There’re two questions that we tend to ask when the exile has unburdened in the invitation, one is “Now invite this young part or this part - because it's not always young. Invite it to tune in to its true nature and then ask it if it would like to invite in any qualities that it would like to have or needs.” So, I tend to emphasize getting in touch with its true nature.
Aníbal: Beautiful. Paul, that leads me your four main strategies that you outlined for detecting the gifts in our exiles that I found so interesting and I'm going to name them, and I would like you to comment and illustrate if this is possible.
Paul: Before you do, I just want to say one more thing about that invitation process.
Paul: So, the client invites the exile, getting back in touch with your true nature and really spend time with that, feel into it. Then I'll say to the client "Can you also reflect back this part of you, what you see? What are the qualities that you're noticing in this part of you?" And then "What is that like for this part? What's it like for it to be seen by you in this way, to have you reflect back these qualities and then I'll say, what is it like for you now? What's it like for you to feel this part of you sharing these qualities with you? What is it like for you to reintegrate this part, to feel this part connected back in you? What's it like? Can you take some time and feel into it? Let it fill your whole body. Breathe it in. Let this part fill you so that you can feel what are the gifts this part now has for you now that it's been freed of its burden?" That deepens the process and that's often when the client begins to feel "Wow, yes, I see what this part is giving me. I can feel it." That piece to me is really a key piece of the unburdening process.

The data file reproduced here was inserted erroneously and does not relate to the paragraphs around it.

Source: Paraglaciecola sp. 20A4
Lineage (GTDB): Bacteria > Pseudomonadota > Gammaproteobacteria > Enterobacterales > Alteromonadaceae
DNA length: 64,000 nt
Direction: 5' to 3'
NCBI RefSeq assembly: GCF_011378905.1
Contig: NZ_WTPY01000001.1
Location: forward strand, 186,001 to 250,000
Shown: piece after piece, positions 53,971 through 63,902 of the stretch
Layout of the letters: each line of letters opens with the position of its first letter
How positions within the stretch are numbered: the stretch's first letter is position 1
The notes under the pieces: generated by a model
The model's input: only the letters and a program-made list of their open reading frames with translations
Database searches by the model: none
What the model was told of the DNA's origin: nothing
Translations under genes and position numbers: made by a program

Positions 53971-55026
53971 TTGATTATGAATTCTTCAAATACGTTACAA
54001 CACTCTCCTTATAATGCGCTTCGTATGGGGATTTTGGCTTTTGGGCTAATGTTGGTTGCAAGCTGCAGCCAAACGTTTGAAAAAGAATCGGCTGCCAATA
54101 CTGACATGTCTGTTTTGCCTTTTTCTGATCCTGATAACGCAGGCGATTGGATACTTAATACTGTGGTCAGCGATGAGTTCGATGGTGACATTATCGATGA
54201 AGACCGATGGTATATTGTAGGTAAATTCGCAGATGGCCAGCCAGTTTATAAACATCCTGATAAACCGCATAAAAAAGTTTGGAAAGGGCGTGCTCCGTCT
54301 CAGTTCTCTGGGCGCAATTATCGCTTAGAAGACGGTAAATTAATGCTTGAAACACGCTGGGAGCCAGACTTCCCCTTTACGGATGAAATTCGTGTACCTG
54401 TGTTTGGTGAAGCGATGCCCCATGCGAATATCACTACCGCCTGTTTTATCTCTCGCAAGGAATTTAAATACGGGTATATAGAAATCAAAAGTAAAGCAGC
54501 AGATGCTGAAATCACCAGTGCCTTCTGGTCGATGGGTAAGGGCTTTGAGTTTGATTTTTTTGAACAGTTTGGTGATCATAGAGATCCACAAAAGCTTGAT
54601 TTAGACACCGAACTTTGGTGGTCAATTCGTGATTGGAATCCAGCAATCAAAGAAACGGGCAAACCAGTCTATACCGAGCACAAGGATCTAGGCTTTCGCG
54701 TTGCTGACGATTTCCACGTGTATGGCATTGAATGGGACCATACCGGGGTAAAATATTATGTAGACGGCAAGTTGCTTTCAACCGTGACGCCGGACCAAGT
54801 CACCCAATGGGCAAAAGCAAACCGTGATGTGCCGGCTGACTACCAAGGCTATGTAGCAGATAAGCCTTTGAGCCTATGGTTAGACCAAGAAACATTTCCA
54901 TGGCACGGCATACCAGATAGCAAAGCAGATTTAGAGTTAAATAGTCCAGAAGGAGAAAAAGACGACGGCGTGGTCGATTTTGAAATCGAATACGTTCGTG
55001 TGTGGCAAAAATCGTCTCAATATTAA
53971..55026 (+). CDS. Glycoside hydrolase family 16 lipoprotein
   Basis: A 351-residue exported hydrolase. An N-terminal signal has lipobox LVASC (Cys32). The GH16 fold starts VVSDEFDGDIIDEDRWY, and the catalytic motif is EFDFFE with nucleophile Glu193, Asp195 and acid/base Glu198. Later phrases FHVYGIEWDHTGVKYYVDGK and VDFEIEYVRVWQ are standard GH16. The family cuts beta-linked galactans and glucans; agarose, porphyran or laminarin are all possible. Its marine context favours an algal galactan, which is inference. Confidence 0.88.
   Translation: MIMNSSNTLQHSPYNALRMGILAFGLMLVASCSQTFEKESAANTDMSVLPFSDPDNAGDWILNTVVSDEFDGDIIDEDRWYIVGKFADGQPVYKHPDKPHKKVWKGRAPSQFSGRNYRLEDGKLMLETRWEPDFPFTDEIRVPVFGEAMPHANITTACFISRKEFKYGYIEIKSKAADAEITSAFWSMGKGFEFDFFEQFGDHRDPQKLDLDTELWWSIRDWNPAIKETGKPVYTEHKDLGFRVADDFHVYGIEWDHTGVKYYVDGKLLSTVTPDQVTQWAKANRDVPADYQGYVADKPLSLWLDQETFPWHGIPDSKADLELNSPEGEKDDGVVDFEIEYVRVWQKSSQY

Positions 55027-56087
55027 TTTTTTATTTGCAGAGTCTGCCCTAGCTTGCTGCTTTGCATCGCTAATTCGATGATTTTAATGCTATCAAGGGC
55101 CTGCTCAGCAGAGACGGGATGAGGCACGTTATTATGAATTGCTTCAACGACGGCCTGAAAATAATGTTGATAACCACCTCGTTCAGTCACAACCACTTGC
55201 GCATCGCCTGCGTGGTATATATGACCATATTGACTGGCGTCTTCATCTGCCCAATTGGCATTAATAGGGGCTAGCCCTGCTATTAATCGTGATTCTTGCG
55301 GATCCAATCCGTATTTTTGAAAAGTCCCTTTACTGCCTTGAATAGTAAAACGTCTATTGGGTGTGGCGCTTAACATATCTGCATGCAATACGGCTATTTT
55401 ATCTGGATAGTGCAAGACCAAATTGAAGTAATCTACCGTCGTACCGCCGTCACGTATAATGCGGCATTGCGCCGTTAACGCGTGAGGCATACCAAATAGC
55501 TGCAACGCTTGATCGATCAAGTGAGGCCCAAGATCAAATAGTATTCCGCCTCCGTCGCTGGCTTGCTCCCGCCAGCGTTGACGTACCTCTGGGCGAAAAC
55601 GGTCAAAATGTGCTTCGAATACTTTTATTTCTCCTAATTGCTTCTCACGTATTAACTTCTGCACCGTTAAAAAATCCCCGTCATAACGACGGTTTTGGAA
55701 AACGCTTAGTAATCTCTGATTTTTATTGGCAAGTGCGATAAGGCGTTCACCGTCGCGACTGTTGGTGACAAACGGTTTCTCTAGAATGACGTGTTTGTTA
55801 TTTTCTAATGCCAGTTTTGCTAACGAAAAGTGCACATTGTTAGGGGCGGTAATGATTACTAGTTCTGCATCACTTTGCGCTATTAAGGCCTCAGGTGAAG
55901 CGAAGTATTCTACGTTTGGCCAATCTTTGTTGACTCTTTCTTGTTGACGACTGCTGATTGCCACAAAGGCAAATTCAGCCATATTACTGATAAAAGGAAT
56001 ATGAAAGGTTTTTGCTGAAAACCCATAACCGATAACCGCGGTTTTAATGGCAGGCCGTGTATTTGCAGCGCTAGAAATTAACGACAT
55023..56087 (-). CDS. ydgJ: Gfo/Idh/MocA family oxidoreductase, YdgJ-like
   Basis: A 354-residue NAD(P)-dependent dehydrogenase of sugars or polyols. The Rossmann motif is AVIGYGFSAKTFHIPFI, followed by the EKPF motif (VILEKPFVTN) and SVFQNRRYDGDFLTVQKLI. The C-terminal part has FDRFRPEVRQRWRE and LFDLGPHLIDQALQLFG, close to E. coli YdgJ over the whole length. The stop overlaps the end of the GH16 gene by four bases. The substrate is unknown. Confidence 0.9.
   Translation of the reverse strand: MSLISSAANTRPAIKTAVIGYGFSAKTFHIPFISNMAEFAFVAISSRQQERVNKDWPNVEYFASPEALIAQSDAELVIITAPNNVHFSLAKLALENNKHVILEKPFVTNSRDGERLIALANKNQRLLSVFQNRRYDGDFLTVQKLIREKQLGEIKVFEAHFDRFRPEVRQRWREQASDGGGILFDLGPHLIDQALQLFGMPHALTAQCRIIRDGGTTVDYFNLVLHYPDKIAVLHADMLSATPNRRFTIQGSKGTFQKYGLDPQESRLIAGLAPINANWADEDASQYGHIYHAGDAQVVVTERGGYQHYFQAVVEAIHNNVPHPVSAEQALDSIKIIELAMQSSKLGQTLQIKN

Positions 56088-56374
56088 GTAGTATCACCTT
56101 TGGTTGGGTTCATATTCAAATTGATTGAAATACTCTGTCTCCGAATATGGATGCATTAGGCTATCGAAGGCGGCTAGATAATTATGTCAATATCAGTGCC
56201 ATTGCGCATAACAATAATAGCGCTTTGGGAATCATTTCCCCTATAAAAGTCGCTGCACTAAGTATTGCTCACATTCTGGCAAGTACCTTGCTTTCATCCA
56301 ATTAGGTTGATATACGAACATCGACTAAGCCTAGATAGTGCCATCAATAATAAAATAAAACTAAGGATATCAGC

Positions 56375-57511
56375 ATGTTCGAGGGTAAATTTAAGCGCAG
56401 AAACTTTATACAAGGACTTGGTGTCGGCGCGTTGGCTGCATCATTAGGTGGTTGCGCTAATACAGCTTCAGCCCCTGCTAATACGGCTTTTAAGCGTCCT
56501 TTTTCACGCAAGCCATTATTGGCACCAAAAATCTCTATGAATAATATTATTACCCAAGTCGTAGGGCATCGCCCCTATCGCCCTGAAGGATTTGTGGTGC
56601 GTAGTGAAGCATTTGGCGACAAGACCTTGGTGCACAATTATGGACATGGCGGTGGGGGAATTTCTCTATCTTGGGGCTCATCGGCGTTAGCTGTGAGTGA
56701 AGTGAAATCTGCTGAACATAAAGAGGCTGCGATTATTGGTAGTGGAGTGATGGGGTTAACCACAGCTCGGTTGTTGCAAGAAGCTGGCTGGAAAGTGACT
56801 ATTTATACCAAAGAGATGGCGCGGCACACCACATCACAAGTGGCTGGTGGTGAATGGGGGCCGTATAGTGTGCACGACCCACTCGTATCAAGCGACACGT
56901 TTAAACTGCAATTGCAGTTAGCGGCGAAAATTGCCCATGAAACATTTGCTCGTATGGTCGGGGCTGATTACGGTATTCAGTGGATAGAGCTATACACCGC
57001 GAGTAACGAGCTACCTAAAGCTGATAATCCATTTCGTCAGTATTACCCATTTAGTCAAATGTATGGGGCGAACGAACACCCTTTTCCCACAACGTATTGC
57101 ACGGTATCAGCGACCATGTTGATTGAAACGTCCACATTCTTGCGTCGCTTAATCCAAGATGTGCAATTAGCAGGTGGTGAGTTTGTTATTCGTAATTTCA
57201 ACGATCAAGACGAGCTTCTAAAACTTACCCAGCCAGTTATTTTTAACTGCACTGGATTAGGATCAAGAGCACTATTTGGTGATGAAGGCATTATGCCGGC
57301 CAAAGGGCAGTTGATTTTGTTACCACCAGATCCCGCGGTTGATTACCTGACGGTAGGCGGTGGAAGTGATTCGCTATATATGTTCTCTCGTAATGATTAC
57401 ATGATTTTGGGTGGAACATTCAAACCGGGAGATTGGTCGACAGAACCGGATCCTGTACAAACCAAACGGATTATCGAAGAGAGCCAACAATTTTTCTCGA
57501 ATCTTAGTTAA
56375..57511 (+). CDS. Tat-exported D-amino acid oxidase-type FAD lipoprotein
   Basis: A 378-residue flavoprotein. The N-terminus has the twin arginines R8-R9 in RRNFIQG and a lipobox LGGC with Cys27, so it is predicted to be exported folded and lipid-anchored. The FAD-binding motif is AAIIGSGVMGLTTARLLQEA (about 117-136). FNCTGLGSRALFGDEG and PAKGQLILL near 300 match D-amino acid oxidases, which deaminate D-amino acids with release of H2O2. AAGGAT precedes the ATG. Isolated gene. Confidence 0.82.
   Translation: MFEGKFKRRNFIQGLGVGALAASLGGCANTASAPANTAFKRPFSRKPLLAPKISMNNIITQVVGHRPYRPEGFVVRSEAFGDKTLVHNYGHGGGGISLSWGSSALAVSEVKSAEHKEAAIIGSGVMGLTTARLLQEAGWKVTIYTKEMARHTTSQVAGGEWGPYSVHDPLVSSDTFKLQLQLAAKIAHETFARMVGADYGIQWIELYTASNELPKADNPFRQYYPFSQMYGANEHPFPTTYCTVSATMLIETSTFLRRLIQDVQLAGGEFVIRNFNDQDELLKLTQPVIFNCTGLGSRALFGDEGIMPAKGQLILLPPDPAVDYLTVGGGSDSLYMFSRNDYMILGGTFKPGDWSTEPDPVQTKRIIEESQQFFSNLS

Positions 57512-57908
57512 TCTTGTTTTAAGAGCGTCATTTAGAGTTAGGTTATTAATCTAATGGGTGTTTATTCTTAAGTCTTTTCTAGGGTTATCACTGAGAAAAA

Aníbal: So, here are the strategies. One, as the client is interacting with the exile, the therapist can listen for specific qualities of the exile to reflect back, such as courage or creativity. The therapist reflecting back actively, right?
Aníbal: Second strategy, in the common scenario where there are a lot of protectors, therapists can spend some time wondering with the client what gift they have already received as a result of this young part of them. Do you want to comment on this one?
Paul: Sure. That gets to the different kinds of gifts that I believe exiles can give us. One is this reconnection with our true nature. And that's the one that I think is most powerful. The experience, the way we've been wounded and the way that exiles carry that wounding, sometimes, for a lot of us, it really transforms our lives in very positive way. Particularly, a lot of us as therapists, one of the reasons we decided we chose to become therapists was because of the ways we were wounded, growing up. So that's one gift, I think sometimes we can acknowledge that it was the experience that this part is holding for us, that actually shaped our lives in some positive ways.